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Op-Ed: Assad's Army, Militias Go On the Offensive

No end in sight as rebellion enters third year and Assad's forces go on offensive in Damascus. While not given much publicity, much of Assad's recent successes in the Homs region could be credited to Hizbullah's increased intervention from Lebanon.
Published: Saturday, April 27, 2013 11:51 PM


While many pundits continually debate a timeframe for Assad's downfall, the regime is actually on the offensive. In recent weeks, Assad's forces have succeeded in securing several tactical victories, mainly in Damascus, Idlib Province, and around Homs, all the while preventing additional rebel gains around Deraa.

Overall, those tactical developments are likely to further secure the capital’s northern and southern flanks and supply lines to other government-controlled cities while furthering the process of isolating and eliminating opposition strongholds around Damascus. The rebels, therefore, will not be taking Syria's capital anytime soon.

Syrian military and loyalist gains in Damascus are likely to continue in the near term, as tenuous advances in Homs and Idlib provinces and the continued holding of strategic areas in southern Syria will inhibit rebel efforts to bring more fighters and supplies to the four Damascus fronts.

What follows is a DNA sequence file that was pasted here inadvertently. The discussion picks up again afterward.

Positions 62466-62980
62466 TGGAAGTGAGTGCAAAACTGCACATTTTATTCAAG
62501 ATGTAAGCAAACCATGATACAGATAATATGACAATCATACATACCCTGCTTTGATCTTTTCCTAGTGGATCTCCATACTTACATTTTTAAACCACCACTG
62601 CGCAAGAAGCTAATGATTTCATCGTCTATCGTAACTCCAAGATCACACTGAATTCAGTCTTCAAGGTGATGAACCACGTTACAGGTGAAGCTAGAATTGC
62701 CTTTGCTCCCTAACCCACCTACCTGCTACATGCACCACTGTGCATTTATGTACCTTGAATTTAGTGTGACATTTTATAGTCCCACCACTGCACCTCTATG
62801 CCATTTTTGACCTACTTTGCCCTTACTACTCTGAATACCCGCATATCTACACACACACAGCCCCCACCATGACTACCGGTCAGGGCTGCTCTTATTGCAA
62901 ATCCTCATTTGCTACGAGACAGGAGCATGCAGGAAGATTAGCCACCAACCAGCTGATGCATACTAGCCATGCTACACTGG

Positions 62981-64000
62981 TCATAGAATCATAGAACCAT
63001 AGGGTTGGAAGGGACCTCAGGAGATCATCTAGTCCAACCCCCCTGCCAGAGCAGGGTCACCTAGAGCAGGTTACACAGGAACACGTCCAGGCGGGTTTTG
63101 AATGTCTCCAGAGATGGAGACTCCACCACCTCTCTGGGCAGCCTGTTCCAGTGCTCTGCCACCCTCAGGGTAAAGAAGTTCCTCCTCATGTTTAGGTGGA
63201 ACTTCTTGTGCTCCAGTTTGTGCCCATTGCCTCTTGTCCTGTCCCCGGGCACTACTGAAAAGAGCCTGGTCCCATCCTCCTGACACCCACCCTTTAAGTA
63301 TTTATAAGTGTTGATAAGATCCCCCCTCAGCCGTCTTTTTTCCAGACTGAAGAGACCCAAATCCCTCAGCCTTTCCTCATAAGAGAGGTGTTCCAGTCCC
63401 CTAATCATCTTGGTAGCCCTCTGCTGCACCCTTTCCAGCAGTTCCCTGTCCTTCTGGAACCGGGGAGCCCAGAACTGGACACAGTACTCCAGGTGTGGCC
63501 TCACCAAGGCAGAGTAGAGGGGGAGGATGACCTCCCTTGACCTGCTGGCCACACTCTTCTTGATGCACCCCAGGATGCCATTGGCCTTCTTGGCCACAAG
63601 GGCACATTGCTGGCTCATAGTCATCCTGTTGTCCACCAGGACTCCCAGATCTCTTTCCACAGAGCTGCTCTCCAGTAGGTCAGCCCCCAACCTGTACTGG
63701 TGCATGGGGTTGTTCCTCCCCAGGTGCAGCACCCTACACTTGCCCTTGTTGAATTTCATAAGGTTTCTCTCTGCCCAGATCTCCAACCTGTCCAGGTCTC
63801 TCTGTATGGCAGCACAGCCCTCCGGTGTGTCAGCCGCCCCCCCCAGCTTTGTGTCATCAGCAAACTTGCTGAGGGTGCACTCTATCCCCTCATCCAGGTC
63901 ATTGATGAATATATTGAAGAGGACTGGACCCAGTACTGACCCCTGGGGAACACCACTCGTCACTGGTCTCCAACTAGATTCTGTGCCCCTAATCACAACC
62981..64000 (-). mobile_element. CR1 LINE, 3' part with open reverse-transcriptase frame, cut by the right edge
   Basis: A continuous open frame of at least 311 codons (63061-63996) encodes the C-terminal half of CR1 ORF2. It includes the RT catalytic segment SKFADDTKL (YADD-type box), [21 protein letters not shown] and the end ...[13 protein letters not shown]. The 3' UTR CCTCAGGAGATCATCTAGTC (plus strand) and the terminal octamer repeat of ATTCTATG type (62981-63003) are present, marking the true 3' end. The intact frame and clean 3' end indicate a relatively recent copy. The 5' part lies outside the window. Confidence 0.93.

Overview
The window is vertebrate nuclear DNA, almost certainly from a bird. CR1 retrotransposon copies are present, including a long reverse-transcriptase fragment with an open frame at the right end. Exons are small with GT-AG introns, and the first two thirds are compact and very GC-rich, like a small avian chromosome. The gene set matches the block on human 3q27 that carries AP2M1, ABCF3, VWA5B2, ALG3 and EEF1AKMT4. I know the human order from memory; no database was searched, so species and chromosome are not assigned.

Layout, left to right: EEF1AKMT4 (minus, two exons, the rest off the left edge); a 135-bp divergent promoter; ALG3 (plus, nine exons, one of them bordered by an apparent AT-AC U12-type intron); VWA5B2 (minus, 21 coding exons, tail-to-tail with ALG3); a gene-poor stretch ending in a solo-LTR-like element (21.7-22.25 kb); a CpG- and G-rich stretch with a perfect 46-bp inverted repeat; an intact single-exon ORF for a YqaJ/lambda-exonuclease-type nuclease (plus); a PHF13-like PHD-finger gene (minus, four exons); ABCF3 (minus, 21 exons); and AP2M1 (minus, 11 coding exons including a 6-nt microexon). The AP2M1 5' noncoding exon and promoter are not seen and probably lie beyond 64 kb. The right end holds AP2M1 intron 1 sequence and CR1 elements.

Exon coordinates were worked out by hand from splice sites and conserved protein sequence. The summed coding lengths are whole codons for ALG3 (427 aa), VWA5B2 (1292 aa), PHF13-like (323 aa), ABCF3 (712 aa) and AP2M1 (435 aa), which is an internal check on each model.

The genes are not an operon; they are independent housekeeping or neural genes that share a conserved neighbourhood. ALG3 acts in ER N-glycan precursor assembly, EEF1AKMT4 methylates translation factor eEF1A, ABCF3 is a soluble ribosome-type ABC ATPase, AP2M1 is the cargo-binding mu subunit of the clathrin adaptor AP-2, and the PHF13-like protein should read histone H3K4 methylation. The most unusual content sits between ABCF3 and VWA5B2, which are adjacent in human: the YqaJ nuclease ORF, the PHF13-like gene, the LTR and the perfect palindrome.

While not given the publicity it deserves, much of Assad's recent successes in the Homs region could be credited to Hizbullah's increased intervention from Lebanon. This intervention has furthered tensions in Lebanon, but burgeoned Assad's strength between Damascus, the Alawite stronghold of Latakia, and Homs.

It now appears that both Hizbullah and Syrian government troops are set to enter the main rebel-held town in the area, al-Qusayr. Rebel fighters inside Damascus, meanwhile, are increasingly finding themselves isolated and outgunned. They are left mostly defending positions determined following the stalling of their last capital offensive that began in November 2012.

The latest regime offensives in Damascus were a likely answer to rebel gains near Jordan and Israel, and thus meant to preempt another rebel attempt to ride their momentum for a push into the heart of Damascus.

By taking the initiative, regime troops and loyalist militias have become increasingly able to isolate opposition bastions in the capital’s outskirts. Layered defenses in the capital, barrages of indirect fire, long supply lines, and local opposition to rebel gains are also likely contributing to the opposition’s general inability to move beyond their initial strongholds.

Concerning indirect fire, the Syrian regime can threaten any newly conquered Damascus neighborhood with destruction from its fortified batteries on the imposing Mount Qassioun ridge. This ability provides a notable deterrence against locals allowing rebel fighters to advance into their areas, all the while bolstering the ranks of local militias now allied to the government.